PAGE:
Have you ever wondered why flu is still a thing? By which I mean, doesn’t it seem strange that we’ve got fabulous vaccines for measles, polio, rabies etc…. but for a virus that infects 5-15% of the population every year and causes about 250,000 to 500,000 deaths we only have a pretty shaky vaccine which has to be topped up and changed every season. Ever mused on why that is?
Influenza viruses are constantly changing in a bid to escape our body’s territorial army: the immune system. They do this in two ways:
1 Antigenic drift:
Small mutations in the DNA of influenza virus occur as the virus replicates over time. These small changes add up until the body’s immune system can no longer recognise the virus so well, and it can replicate stress-free. The key point here though, is that it’s a gradual, minor change.
2 Antigenic shift:
This is when two types of virus infect the same cell and exchange DNA to form a new type that the immune system won’t recognise. This typically happens when a human flu virus crosses with an animal flu virus, like bird or pig flu. This is a large and sudden mutation and most people won’t have pre-existing immunity – setting up the scene for a pandemic to occur.
So whilst antigenic drift is responsible for seasonal flu and has a vaccine which is only as accurate as our predictions from the southern hemisphere, antigenic shift is the real danger. The problem is that (unlike drift) antigenic shift doesn’t confer any cross protection (where the body recognises at least some parts of the virus and can mount an immune response) and the entire population is vulnerable.
Back in 1918, an unusually deadly influenza pandemic broke out, killing more than the total casualties of the first world war combined. The virus was of the H1N1 strain, which refers to the type of proteins sitting on the surface of the virus.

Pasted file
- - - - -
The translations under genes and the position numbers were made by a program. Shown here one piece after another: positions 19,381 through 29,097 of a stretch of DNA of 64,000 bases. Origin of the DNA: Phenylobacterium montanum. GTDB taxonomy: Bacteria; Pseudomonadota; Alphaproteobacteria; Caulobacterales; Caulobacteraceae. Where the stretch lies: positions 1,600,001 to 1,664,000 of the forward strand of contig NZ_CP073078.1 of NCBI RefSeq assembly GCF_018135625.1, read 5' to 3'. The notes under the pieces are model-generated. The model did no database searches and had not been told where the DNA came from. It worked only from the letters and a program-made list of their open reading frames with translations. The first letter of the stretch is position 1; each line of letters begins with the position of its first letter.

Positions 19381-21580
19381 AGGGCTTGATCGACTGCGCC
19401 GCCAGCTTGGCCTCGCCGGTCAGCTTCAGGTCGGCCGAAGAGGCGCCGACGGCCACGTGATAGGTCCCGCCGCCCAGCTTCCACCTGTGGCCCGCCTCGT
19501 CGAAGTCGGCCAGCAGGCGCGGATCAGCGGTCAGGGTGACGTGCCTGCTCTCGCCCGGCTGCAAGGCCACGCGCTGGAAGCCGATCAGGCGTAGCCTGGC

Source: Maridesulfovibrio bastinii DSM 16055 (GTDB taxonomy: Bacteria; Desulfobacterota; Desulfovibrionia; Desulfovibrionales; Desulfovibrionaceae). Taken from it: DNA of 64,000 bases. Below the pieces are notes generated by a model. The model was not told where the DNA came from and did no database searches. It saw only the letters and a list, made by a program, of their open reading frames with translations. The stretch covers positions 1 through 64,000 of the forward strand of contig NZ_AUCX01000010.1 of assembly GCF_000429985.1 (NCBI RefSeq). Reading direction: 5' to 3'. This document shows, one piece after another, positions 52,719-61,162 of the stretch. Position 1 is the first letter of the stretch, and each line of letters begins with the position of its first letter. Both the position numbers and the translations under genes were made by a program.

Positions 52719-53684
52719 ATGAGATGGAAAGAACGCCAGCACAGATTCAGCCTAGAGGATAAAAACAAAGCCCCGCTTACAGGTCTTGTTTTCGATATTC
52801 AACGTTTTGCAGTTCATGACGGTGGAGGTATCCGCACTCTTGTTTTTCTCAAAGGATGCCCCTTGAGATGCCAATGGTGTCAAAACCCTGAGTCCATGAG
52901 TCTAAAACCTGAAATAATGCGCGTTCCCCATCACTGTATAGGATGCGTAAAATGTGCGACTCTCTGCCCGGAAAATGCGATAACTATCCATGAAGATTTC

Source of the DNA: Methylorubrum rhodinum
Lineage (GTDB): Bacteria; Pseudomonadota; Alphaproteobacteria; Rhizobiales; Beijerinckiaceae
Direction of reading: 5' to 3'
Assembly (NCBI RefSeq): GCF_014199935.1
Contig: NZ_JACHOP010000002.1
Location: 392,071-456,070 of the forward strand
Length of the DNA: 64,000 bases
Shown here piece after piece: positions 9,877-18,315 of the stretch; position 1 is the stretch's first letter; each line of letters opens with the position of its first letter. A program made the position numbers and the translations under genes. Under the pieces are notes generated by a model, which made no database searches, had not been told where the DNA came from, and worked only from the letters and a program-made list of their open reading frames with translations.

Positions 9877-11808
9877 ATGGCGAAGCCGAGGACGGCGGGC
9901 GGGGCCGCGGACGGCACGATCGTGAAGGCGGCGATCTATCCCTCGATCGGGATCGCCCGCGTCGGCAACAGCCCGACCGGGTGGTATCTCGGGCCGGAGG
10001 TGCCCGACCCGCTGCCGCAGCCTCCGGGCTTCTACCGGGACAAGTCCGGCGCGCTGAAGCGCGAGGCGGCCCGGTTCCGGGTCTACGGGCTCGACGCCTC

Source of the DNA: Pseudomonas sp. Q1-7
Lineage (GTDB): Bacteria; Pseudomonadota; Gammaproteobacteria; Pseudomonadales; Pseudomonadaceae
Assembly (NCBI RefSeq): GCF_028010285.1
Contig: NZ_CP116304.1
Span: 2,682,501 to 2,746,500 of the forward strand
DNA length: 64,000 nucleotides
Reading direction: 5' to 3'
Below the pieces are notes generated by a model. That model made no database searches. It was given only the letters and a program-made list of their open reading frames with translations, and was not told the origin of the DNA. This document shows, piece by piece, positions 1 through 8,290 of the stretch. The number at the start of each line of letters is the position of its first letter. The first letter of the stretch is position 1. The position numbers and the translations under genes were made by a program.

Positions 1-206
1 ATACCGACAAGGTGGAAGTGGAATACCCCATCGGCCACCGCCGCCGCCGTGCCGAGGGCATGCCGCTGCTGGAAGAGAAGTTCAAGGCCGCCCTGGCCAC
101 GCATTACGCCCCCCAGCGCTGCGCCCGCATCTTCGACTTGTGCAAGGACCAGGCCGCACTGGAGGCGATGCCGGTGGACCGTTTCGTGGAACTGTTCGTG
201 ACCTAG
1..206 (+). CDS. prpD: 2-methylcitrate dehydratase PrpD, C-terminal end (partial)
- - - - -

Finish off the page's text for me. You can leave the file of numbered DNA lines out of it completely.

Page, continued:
It’s recently been estimated that if the 1918 flu pandemic broke out today, it would probably kill more than 62 million people. To put this into perspective, an estimated 55.3 million people in the world die each year. The reason for this, despite the advances in modern medicine, is how influenza has evolved to spread rapidly throughout populations combined with the ease of global travel.
The most recent flu pandemic was the 2009 swine flu, which actually had the same H1N1 subtype as the 1918 flu. The world watched in horror as the newly discovered flu strain spread rapidly from its origin in Mexico across the Southern hemisphere.
The 2009 pandemic was responsible for 150,000+ deaths. This isn’t anywhere near the numbers of the 1918 flu, as luckily it turned out to be quite mild.
Current strategies for what to do in case of a new, even deadlier pandemic include a strong vaccination effort, antiviral drugs and combatting pneumonia (which some people are more vulnerable to after flu) with antibiotics.
Unfortunately, most of these mechanisms of protection aren’t really going to reach some of the poorer developing countries, which might enable the virus to gain global traction. What’s more, from past experience, normal supply of antiviral drugs doesn’t tend to meet pandemic demand and brings with it an inevitable lag of supply and demand.
Other ideas include school closures and travel restrictions to try and limit contact between people and prevent the spread of the virus.
(Header image by Navy Medicine from Washington, DC, USA (09-5036-043 influenza) [CC BY 2.0 (http://creativecommons.org/licenses/by/2.0)%5D, via Wikimedia Commons)